Wills and Trusts

We created three levels of planning with our clients in mind.  We do our best to be transparent.  We know it is confusing to research lawyers and it is tough to take the plunge in hiring a lawyer.  We also know that not every family has the same needs.  

To account for every budget, family and comfort level, we created three plans for you to choose.  You choose between the Virtual Will Camp, The Savvy Plan or the Traditional Plan.  It is important that you carefully consider your life and estate.  Many people tell us they just need “simple plans” as they have “no estate,” but keep in mind that many issues lead to complexities.  Careful planning may be necessary.  You may need a combination of a Will, Trust, Deed or cohabitation agreement.  Once you fill out the Intake Form, we can better decide and design your plan.  

Choose the Level that is Right

Choosing your plan will depend upon the characteristics of your family, your assets, your goals, the types of documents you need and your comfort level with respect to your communications with an attorney.  Learn more about the considerations and the legal documents at each level.

The next step is to determine your personal circumstances such as married/divorced/single, or amount of assets and obligations, etc.  At Law Office of Lori Vella, you receive a customized plan for your life.  You do not receive “standard documents” because your family is by no means a “standard family.”  You have unique circumstances and your plan is customized for you based on the level of service you choose (Virtual Will Camp, Savvy Plan or Traditional Plan).

There are different types of Wills and benefits different kinds of individuals and families depending upon their needs, desires, family arrangements, and financial resources.  Issues such as children under 25, second marriages, blended families, relatives that do not get along, or high-wealth situations can lead to complexities that oftentimes become predominantly worse with a simple Will.  As Estate Planners, we often use other documents such as Prenuptial Agreements, Postnuptial Agreements and Elective Share Waiver.  An in-depth analysis of your needs begins during our first phone call.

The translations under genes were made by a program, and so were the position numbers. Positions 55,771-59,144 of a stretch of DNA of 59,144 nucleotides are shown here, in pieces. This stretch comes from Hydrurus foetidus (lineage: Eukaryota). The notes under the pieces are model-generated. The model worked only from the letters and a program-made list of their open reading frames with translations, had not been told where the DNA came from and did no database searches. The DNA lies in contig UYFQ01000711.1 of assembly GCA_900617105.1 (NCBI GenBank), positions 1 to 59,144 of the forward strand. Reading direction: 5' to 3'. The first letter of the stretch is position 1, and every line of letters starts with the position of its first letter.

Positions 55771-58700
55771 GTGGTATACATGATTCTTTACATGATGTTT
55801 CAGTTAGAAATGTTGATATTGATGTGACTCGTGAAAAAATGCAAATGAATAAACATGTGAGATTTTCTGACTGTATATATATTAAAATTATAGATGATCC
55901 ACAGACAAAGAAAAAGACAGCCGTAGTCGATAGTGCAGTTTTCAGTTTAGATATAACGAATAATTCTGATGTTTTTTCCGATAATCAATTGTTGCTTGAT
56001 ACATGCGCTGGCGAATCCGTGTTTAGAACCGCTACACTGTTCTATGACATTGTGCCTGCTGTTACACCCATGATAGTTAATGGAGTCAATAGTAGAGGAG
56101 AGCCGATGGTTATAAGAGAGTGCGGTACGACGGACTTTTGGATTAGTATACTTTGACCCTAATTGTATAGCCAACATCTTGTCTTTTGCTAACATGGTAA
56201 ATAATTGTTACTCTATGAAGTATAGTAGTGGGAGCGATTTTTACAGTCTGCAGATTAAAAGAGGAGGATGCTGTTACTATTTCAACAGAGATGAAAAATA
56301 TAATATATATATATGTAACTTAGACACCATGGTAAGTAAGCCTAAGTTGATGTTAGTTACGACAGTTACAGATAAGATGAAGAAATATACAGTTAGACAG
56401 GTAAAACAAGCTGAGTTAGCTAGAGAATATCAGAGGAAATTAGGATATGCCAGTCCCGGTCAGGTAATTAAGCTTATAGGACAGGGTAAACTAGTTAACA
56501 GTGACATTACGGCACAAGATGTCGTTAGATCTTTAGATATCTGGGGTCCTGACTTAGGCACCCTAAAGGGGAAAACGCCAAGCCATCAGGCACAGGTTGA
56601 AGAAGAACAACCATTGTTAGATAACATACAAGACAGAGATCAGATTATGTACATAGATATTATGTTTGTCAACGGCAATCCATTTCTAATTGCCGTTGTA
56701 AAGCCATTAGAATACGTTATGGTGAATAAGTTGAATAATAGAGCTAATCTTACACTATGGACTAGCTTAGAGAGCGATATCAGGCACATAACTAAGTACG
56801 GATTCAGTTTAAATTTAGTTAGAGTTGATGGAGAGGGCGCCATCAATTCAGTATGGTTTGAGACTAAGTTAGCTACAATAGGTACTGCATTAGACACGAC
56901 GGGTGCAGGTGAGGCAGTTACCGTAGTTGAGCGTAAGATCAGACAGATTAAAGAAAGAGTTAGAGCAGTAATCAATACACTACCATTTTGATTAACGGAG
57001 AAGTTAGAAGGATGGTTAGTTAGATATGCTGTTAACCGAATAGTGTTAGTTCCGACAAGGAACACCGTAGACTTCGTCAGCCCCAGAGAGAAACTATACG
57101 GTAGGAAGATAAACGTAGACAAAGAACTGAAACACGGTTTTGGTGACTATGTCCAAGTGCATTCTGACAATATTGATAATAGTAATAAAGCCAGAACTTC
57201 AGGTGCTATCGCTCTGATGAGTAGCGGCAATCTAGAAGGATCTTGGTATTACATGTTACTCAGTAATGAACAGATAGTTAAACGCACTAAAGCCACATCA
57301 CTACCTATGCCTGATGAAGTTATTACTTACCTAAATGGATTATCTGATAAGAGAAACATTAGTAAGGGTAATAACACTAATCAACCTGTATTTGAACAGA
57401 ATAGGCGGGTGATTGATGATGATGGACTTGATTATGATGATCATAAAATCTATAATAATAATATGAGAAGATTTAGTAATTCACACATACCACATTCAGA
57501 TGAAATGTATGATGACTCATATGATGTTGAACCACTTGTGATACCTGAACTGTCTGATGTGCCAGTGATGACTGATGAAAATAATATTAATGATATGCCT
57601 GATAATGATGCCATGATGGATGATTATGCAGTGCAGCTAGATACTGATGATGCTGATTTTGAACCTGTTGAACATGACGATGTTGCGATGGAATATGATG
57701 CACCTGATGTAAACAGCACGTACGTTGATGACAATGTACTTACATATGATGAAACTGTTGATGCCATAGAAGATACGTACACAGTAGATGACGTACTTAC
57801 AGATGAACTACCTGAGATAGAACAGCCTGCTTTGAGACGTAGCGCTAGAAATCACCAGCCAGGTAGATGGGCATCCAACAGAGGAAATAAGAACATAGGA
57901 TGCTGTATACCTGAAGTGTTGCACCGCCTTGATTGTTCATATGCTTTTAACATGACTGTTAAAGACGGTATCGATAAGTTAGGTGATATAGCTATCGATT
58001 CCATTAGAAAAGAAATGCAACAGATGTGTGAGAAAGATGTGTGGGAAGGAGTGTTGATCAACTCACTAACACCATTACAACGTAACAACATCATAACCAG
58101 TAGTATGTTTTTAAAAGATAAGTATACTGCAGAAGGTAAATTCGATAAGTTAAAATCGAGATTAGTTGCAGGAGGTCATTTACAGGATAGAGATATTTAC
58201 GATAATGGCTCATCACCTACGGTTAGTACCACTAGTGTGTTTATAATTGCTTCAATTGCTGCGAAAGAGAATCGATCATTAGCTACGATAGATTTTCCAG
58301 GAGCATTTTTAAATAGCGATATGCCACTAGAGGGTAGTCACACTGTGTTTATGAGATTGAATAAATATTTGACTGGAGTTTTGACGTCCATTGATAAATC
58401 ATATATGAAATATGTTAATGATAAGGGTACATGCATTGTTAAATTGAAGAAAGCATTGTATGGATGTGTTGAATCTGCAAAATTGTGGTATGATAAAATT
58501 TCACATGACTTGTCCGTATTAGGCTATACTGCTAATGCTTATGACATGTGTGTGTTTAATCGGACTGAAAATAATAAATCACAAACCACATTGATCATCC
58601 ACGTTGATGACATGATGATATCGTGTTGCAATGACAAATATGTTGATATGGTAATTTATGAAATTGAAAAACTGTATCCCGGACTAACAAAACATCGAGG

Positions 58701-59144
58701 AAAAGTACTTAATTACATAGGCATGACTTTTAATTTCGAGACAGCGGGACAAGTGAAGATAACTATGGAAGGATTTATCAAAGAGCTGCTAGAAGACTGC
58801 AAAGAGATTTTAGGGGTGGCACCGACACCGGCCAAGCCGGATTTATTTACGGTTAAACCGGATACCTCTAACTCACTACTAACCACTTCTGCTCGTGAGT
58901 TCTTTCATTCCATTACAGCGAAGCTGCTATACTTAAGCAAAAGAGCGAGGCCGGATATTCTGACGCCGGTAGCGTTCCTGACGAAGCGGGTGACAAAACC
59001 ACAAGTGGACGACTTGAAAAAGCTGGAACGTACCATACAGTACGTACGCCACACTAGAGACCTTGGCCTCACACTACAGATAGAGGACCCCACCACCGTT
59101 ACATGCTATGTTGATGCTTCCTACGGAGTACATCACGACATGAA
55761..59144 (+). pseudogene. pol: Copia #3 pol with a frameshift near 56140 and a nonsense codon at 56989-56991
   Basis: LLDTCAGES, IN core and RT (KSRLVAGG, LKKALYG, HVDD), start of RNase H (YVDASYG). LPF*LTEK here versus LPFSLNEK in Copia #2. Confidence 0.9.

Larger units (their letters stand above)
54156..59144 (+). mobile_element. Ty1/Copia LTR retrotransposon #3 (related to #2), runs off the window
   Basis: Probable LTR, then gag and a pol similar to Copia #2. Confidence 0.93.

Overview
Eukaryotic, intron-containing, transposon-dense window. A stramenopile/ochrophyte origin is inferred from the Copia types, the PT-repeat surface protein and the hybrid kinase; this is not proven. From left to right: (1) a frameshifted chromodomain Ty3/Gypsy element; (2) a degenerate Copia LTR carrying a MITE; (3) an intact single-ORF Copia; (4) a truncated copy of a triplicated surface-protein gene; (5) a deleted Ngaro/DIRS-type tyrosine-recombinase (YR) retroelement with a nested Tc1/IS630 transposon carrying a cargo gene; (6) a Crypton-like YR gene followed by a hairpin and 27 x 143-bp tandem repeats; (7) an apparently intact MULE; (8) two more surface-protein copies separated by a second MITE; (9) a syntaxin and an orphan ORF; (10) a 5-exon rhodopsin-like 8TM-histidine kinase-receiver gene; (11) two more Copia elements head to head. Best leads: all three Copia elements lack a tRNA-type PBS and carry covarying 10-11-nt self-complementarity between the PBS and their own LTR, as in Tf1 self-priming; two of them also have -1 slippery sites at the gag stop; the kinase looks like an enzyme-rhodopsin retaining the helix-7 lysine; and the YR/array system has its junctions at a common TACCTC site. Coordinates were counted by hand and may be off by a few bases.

Young People

Younger people usually have smaller estates, with the largest being a retirement account.

Choices involve whether the surviving spouse should get entire estate which may be a windfall due to life insurance, or a “lifetime” interest in income and property.  

If there are no kids, you may consider gifting to you parents if they paid for your college or leaving to a charity.

For parents, choosing a guardian is usually the hardest part of the equation as you are asking another to take on a long-term role.  Also, a trust is usually the best method of leaving assets to your kids.

As the young family accumulates wealth, the plan changes.

Sandwich Generation

Caring for aging parents and young family at the same time (i.e., “sandwiched” in between).

May decide to restrict access to funds to surviving spouse, if there is a chance he/she will remarry.  If the survivor has full access to the funds, they may get “diluted” to benefit a new spouse or new children.

Not always wise to leave assets to parents as they may be heading towards nursing homes and the money would immediately go there.

You may change the distributions for your children if, say, your 25-year-old has already proven himself/herself financially responsible.

There may be a divorce or remarriage, blended families and new children.

"Mature" Folks

Attempting to reduce “wealth” and give gifts to reduce amount of estate.

Over 55 is a good age to start thinking about a Revocable Trust for a seamless transition of assets and to avoid a guardianship.  

Restrict access of funds to surviving spouse if he/she will be susceptible to pressure from the children.

Consider benefitting grandchildren or charities if your own children are already set.

Disclaimer:  The Law Office of Lori Vella’s website contains general information directed to Florida residents.  This firm does not intend to give legal advice through its pages and/or blog.  If you need legal advice, we encourage you to find an attorney licensed in your state.  This language on this website website does not create an attorney-client relationship between you and this firm. Review our legal disclaimer page.